The Star, 15 May 2014
PETALING JAYA: It will take a while before the effects of El Nino are fully felt and the delay may even be several months, said the Malaysian Meteorological Department (MMD).
“The El Nino lifespan is normally between six and 18 months. If El Nino is going to occur by next month, the significant impact can only be seen at the end of this year or early next year,” said MMD’s deputy director-general Alui Bahari.
The El Nino phenomenon is characterised by a band of unusually warm ocean water temperatures that periodically develops off the Pacific coast of South America that could cause extreme weather changes across the Pacific region such as fluctuating droughts, floods and scrappy crop yields in some regions.
“El Nino is a slow process. It takes a few months before the impact is felt by the country. Generally, Sabah and Sarawak will be affected the most when it comes to El Nino years,” said Alui.
Some of the countermeasures against prolonged drought would be cloud-seeding operations.
Alui added that further studies had to be conducted before the phenomenon, such as the overly hot Chinese New Year season leading to subsequent water shortages and the recent floods in Kuala Lumpur, could be attributed to climate change.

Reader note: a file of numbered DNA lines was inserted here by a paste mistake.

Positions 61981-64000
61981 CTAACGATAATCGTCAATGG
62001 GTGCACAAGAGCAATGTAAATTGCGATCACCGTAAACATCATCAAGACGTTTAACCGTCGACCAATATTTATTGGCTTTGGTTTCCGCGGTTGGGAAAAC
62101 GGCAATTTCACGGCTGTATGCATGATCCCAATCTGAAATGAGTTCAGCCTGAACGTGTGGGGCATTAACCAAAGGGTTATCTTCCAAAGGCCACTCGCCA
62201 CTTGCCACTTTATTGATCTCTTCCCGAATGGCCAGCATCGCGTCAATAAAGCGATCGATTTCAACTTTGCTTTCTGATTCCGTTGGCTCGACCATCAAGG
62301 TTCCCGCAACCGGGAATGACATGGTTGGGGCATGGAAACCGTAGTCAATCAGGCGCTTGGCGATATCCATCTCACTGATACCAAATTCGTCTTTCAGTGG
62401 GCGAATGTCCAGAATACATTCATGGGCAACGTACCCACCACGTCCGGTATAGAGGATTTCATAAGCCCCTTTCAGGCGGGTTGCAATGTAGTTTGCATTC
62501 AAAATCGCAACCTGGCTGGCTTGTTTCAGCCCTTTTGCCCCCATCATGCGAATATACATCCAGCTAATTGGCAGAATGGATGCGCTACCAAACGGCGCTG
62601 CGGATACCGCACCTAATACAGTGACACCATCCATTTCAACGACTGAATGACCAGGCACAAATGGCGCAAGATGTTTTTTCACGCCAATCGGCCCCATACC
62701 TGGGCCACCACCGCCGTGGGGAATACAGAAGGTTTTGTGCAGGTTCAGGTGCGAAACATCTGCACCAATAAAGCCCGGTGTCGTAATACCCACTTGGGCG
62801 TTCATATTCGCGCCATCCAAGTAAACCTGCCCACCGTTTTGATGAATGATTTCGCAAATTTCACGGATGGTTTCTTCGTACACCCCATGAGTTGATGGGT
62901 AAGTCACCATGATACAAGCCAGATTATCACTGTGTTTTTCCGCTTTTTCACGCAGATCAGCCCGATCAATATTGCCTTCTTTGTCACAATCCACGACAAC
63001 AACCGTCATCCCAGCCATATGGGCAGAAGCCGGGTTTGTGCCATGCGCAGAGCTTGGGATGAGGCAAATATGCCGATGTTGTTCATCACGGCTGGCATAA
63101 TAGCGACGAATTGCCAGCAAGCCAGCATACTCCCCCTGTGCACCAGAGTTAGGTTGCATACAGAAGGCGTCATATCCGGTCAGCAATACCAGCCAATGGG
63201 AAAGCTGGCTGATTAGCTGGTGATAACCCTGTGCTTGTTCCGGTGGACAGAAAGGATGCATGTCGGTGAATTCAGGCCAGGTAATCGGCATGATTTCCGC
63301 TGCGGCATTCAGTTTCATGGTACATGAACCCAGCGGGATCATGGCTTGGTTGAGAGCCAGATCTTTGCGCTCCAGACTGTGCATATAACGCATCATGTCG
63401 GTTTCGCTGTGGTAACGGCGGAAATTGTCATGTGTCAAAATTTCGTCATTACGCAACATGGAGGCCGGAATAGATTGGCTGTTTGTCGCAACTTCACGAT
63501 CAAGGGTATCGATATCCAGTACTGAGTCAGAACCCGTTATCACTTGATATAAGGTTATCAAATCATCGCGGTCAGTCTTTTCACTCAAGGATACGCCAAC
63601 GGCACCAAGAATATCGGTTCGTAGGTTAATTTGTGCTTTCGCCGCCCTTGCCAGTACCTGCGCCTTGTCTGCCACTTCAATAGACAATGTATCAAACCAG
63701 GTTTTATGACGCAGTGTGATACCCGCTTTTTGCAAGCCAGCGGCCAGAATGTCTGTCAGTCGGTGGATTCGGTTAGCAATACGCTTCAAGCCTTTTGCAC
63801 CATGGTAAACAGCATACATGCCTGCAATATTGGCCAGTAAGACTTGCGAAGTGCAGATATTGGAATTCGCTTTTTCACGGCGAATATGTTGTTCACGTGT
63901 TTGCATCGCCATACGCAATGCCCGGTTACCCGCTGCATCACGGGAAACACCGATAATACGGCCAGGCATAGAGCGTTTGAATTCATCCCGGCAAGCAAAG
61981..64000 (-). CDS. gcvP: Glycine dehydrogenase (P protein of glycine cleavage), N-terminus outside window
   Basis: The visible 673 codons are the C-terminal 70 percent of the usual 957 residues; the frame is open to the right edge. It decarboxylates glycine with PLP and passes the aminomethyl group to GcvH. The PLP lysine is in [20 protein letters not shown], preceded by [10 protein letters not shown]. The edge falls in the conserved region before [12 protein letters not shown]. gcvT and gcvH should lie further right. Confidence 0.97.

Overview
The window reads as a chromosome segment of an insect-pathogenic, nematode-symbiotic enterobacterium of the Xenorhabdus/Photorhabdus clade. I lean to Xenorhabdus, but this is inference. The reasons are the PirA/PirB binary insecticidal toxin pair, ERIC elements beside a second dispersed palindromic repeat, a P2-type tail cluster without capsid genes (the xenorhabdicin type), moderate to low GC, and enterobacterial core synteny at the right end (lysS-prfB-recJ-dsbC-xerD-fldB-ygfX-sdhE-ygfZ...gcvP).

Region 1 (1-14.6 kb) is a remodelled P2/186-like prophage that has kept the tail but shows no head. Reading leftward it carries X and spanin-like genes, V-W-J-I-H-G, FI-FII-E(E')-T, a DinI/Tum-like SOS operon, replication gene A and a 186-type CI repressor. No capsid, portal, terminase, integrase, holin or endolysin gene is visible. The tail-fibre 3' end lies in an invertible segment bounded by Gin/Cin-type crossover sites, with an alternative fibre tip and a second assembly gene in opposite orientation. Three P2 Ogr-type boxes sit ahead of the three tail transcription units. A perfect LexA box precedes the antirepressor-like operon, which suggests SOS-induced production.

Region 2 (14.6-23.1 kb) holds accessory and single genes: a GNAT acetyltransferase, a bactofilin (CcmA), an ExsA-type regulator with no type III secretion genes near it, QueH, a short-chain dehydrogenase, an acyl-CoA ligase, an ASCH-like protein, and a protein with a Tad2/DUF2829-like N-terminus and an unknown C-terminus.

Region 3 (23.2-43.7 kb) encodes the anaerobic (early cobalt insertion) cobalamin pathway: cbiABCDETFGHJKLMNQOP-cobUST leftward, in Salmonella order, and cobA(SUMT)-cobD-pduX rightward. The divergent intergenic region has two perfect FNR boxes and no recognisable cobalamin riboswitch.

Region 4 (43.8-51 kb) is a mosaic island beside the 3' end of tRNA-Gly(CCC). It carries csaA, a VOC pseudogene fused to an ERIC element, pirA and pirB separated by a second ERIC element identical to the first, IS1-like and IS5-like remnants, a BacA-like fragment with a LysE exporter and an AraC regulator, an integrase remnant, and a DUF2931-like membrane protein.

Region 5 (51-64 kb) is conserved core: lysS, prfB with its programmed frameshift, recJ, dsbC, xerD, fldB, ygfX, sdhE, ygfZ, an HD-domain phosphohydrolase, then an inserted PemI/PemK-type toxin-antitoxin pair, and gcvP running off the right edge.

Department of Environment director-general Datuk Halimah Hassan said her department would be on the lookout for open burning.
“We will step up our enforcement action, with land and aerial surveillance to curb open burning. There’s still a total ban on open burning in Selangor, Malacca, Negri Sembilan, Kuala Lumpur and Putrajaya since March 2014,” said Halimah, who urged the public to cooperate and not to resort to open burning.
Forum Air Malaysia, an organisation formed to assist the National Water Services Commission (Span), said the Government had to prepare well.
“It must ensure that there will be adequate water supply to all consumers during El Nino,” said manager Foon Weng Lian, who also urged Putrajaya to be more transparent in disseminating information.